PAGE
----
post-holiday sugar coma

It's been a whirlwind of a week here in Kansas. There's been a parade of family gatherings big and small, a private concert*, and I even had a birthday party yesterday. We meant to leave today to go back to Wisconsin but alas, the weather in Iowa looked dicey (ice storms, sleet), so we're waiting a day and hoping the roads are all cleaned up by tomorrow afternoon.

Like many people, I find the week of Christmas to be both exciting and exhausting. I was very, very happy to spend lots of time with my extended family this year, especially since my parents and brother came to Kansas, too. The lot of us don't get together very often since the "kids" (my generation - we're all adults, but we're still the kids, if you know what I mean, even though some of us have kids of our own) are scattered about the country and it's rare that we're all in the same place at one time. Stuart's parents live here, too, so we've been spending good quality time with them. Especially Daniel, who has become quite attached to his Grandma and follows her everywhere. She's got way more patience for cutting yarn and rolling balls out of play dough than anyone, I think.

This has been a week of too much and too little: lots of social time with family, but seemingly not enough time with anyone, too much sugar, not enough sleep. I guess I'll be ready to go back to Madison and enjoy the peace and quiet and sleep in my own bed, but the thought of the long winter ahead makes me feel lonely and sad. I shouldn't think about that and just enjoy this extra day here with family; maybe I just need to eat another cookie and have another glass of boxed wine (it ain't bad, really) and put off the negative thinking until later.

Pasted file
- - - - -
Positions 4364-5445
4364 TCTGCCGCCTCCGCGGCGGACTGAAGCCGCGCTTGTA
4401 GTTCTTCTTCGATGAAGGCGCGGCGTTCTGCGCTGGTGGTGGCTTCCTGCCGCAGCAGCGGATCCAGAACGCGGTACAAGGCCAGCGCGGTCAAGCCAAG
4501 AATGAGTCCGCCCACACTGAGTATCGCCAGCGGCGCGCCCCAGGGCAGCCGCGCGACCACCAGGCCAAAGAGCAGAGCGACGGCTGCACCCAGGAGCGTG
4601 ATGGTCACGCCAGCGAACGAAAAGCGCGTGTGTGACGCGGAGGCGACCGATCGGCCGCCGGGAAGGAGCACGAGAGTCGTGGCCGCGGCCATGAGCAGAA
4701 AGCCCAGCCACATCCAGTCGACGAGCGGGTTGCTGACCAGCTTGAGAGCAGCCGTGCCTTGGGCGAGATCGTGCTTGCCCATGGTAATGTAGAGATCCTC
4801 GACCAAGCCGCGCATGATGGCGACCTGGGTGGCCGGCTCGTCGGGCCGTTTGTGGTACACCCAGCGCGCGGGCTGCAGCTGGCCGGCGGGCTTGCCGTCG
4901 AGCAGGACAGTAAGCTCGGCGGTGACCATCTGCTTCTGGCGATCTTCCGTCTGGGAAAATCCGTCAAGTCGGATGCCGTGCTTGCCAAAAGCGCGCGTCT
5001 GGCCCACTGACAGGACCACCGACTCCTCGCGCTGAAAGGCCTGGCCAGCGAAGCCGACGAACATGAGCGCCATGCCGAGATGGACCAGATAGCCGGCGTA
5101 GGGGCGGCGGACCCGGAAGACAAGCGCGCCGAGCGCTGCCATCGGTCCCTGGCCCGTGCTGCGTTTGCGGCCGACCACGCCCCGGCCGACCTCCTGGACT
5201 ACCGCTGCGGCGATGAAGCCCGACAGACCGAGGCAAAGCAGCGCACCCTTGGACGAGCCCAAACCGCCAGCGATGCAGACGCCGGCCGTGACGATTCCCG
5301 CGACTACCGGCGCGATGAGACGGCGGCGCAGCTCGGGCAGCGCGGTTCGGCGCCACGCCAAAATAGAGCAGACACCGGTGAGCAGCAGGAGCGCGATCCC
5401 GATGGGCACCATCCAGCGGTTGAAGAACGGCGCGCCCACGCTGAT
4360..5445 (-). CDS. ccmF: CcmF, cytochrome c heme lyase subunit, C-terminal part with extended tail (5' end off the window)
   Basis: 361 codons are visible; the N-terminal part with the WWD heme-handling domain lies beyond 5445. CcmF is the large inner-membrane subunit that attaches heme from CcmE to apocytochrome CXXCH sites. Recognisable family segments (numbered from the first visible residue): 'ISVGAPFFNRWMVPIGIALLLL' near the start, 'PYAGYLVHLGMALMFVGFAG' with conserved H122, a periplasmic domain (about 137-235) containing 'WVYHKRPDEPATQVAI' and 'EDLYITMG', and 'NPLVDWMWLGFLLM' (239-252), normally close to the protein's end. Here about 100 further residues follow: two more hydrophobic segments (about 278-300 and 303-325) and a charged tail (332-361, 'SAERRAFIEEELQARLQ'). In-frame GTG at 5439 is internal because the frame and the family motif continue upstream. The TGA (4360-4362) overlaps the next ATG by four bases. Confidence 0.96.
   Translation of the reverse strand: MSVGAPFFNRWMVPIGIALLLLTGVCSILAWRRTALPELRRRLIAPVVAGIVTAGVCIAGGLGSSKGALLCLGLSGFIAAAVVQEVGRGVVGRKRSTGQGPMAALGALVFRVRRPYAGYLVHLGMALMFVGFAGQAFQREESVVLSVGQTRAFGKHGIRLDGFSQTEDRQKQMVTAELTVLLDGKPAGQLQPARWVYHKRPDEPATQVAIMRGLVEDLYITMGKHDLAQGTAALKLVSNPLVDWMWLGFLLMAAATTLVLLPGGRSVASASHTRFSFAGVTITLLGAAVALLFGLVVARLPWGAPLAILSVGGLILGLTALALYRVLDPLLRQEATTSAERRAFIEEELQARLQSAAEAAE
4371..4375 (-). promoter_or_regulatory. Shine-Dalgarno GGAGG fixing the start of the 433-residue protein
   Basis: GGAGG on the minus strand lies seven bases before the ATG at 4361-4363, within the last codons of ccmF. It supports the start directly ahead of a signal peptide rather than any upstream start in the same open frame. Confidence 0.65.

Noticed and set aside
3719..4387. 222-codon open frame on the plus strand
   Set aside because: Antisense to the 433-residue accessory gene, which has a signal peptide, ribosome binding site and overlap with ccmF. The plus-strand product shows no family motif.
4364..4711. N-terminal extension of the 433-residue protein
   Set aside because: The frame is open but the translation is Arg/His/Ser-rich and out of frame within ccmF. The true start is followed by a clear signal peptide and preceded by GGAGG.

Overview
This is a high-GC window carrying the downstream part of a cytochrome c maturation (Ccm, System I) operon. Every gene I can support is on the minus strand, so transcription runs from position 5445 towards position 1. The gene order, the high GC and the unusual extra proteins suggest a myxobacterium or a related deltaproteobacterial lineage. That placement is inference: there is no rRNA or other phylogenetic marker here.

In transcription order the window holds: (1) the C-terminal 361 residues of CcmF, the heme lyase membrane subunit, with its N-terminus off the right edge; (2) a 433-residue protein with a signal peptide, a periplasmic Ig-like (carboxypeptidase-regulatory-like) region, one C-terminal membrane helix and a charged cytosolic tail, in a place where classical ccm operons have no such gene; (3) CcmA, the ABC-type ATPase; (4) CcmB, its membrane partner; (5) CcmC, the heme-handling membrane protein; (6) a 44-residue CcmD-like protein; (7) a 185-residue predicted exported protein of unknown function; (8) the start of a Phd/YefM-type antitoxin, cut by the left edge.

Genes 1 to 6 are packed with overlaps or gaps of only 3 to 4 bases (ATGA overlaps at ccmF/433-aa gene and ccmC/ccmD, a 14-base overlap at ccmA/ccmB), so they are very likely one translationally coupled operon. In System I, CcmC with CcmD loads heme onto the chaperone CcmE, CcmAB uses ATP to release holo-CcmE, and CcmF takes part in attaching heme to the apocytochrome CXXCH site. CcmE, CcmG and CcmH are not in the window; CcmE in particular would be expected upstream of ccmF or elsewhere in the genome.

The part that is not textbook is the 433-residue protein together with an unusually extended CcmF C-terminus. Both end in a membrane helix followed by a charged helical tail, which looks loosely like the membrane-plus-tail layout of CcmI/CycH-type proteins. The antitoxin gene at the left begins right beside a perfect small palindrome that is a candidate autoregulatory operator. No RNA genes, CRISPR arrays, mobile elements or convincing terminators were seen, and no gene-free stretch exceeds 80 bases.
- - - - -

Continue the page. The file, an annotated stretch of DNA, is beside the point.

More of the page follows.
We listened to Prairie Home Companion this evening. It's the kind of show you'd think somebody like me would like, but I don't usually listen to it. I find it hard to pay attention to Guy Noir and the featured musical guests often play/sing depressing folk music. But this week we were in luck. There was a big band, some wonderful blues singers, and the best part (for me) was that Ricky Ian Gordon was a guest on the show. He's a composer and song writer, a New Yorker through and through. I worked with him at Songfest in 2007. That seems so long ago, doesn't it? I was just beginning my dissertation project, newly pregnant with Anya, and parenting an increasingly curious and acrobatic toddler. I'm still not sure how I managed to pull together a trip to California with other musicians and not make a total fool of myself, but Ricky (we all called him "Ricky") was one of the things that made Songfest so much fun. He's every bit as gregarious and interesting and kind as he sounded on PHC, and I learned a lot from him.

On Monday I turn 30. It shouldn't really be a big deal, but it feels like a new chapter in my life is just beginning. I can't really explain it, but I've got a feeling there is change ahead. Maybe it's the thought of a new president coming into office soon (not soon enough, if you ask me), or maybe it's something else, something more personal. The last year has been a little tough on me. I feel imbalanced and stuck, and I need to take the reigns and do something about it instead of complaining all the time. I hope I'm ready for it.

*Karen and I re-did our 4-hand concert at her house on Tuesday for the benefit of my mom, my brother and Stuart, who couldn't attend the original performance in November. It was great fun.


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